How much time do Brits spend getting organised?
Avery UK research discover the impact mess has on our minds
Avery UK has unveiled the results of a new piece of research which shows the impact of mess and clutter. We commissioned the study with OnePoll who interviewed 2000 Brits. British people consider tidying and organising to be a real stress buster - whether it be filing away important documents, having a pristine desk at work or labelling files and other items.
Let's get organised
As a nation, we spend a total of almost 8 days a year getting things in order at home and work - giving things a good sort through 27 times a month. But how do you begin to get organised, and more importantly, stay on top of mess?
We caught up with professional organiser, Jo Jacobs from Benella who shared her advice for managing a cluttered environment: “Tidy little and often, and always put procedures in place. Whatever comes into the home or workplace needs to be actioned so it either has a place or is removed. It is good to get into the habit of taking five items out with you every time you go out to recycle, charity shops or the rubbish dump to continuously clear clutter.”
Mess can cause stress
Eight in ten UK adults admit they find mess stressful and 63 per cent don't feel on top of things unless their items are in the "right place."
Jo Jacobs agrees with this adding: “I definitely believe the saying ‘tidy desk, tidy mind’. It causes more stress if you can’t find something. And you are not working efficiently if you are spending time looking for something. You could also miss an important deadline.”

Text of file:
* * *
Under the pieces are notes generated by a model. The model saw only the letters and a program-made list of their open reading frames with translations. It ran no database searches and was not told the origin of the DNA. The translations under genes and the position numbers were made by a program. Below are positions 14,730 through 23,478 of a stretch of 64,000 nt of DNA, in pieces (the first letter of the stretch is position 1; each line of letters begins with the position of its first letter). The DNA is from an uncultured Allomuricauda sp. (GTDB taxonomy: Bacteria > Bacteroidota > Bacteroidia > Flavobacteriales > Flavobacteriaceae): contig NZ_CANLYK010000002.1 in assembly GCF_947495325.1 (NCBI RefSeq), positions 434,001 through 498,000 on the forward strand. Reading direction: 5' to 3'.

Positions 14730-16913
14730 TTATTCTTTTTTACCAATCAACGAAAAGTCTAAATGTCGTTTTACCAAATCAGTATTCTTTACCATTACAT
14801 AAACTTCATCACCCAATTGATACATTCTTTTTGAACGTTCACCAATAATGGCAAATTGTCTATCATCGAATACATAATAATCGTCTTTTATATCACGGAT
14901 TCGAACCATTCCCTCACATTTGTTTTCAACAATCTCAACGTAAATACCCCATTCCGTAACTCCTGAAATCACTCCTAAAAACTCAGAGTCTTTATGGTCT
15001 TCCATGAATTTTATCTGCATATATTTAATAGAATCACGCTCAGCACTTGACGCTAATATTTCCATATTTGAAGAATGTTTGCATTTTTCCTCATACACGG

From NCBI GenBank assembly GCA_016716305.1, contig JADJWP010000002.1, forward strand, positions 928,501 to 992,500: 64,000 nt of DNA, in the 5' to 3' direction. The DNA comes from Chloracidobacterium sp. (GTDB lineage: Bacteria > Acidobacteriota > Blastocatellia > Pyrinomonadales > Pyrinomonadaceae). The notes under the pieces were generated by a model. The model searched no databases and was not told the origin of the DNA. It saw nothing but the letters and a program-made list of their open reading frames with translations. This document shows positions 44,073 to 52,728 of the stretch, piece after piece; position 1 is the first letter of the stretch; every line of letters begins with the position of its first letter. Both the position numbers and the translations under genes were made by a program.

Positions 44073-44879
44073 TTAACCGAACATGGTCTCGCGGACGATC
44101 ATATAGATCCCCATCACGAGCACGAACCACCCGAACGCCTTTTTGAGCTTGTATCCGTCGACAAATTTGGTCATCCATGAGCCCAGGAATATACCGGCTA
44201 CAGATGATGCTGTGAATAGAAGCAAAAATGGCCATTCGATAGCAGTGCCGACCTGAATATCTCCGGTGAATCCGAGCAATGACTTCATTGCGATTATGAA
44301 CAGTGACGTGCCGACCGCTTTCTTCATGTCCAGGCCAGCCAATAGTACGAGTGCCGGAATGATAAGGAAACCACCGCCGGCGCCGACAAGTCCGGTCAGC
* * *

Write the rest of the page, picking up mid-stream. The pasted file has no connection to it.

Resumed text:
What’s the biggest barrier to tidying?
The biggest barrier to being more organised is simply laziness according to those polled, although having too much work on and lack of time are factors too. Four out of ten said they simply don’t enjoy it. However not everyone feels dread before a clear-out as Tracy Marquiss from Marquiss Home Management says: “Before a declutter, I feel quite excited and challenged. I can empathise with the client’s emotions and reassure them that I don’t judge them and am here to help - I also picture the finished the result. Afterwards, it is really good to see the calm created from the chaos and a happier and calmer client.”
Make a To-Do List
Crossing things off to-do lists is the aspect of organising we find most therapeutic, although putting together a to-do list is also a major stress buster. Tracy Marquiss reveals her tips for handling lists: “Make them manageable – a long list is clutter and has a negative effect emotionally. You should just put a maximum of five most pressing things to do on the list - the rest can wait. If you must add something, then take something off and have the pleasure of finishing the list.”
The research also found 72 per cent of Brits would describe themselves as messy. However, even if you describe yourself as a messy person now it doesn’t mean you always will be. Heather Tingle from Untangled by Tingle told us: “Up until a couple of years ago I was a hidden hoarder - every room was full of stuff. There were lots of junk drawers and it got to a crisis point where I needed to do something about it. I did the declutter by myself which was hard as everything had sentimental value, but this means I am very sympathetic to how clients feel because I have been there myself.”